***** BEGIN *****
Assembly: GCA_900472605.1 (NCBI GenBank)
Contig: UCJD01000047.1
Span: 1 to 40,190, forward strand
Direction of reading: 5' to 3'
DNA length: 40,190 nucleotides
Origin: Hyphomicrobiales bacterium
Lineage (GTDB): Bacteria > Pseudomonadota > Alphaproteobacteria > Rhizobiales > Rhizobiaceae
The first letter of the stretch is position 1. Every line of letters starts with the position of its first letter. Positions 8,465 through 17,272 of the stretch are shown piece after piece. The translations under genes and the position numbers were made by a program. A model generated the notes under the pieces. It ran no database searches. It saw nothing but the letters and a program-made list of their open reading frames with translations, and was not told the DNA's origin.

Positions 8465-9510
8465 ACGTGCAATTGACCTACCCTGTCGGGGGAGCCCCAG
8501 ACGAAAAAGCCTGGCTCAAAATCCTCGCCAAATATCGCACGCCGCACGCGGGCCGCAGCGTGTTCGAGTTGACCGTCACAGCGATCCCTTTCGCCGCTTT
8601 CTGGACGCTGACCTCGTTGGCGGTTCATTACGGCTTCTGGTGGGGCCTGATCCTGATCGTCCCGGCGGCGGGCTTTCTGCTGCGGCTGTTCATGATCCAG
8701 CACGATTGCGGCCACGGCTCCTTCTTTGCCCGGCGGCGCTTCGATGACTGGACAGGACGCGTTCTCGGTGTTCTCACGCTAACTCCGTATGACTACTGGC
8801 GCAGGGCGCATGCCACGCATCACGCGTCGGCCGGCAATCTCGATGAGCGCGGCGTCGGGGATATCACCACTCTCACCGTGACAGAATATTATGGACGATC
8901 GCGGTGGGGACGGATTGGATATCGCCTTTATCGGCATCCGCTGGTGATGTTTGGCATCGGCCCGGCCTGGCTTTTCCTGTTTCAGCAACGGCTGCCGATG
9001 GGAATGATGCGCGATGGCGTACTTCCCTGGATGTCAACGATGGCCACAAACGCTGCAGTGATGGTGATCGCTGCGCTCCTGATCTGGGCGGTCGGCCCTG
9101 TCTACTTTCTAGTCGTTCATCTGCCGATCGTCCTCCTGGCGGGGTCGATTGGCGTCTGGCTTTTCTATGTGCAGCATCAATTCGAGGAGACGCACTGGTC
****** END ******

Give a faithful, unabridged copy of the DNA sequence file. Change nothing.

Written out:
Assembly: GCA_900472605.1 (NCBI GenBank)
Contig: UCJD01000047.1
Span: 1 to 40,190, forward strand
Direction of reading: 5' to 3'
DNA length: 40,190 nucleotides
Origin: Hyphomicrobiales bacterium
Lineage (GTDB): Bacteria > Pseudomonadota > Alphaproteobacteria > Rhizobiales > Rhizobiaceae
The first letter of the stretch is position 1. Every line of letters starts with the position of its first letter. Positions 8,465 through 17,272 of the stretch are shown piece after piece. The translations under genes and the position numbers were made by a program. A model generated the notes under the pieces. It ran no database searches. It saw nothing but the letters and a program-made list of their open reading frames with translations, and was not told the DNA's origin.

Positions 8465-9510
8465 ACGTGCAATTGACCTACCCTGTCGGGGGAGCCCCAG
8501 ACGAAAAAGCCTGGCTCAAAATCCTCGCCAAATATCGCACGCCGCACGCGGGCCGCAGCGTGTTCGAGTTGACCGTCACAGCGATCCCTTTCGCCGCTTT
8601 CTGGACGCTGACCTCGTTGGCGGTTCATTACGGCTTCTGGTGGGGCCTGATCCTGATCGTCCCGGCGGCGGGCTTTCTGCTGCGGCTGTTCATGATCCAG
8701 CACGATTGCGGCCACGGCTCCTTCTTTGCCCGGCGGCGCTTCGATGACTGGACAGGACGCGTTCTCGGTGTTCTCACGCTAACTCCGTATGACTACTGGC
8801 GCAGGGCGCATGCCACGCATCACGCGTCGGCCGGCAATCTCGATGAGCGCGGCGTCGGGGATATCACCACTCTCACCGTGACAGAATATTATGGACGATC
8901 GCGGTGGGGACGGATTGGATATCGCCTTTATCGGCATCCGCTGGTGATGTTTGGCATCGGCCCGGCCTGGCTTTTCCTGTTTCAGCAACGGCTGCCGATG
9001 GGAATGATGCGCGATGGCGTACTTCCCTGGATGTCAACGATGGCCACAAACGCTGCAGTGATGGTGATCGCTGCGCTCCTGATCTGGGCGGTCGGCCCTG
9101 TCTACTTTCTAGTCGTTCATCTGCCGATCGTCCTCCTGGCGGGGTCGATTGGCGTCTGGCTTTTCTATGTGCAGCATCAATTCGAGGAGACGCACTGGTC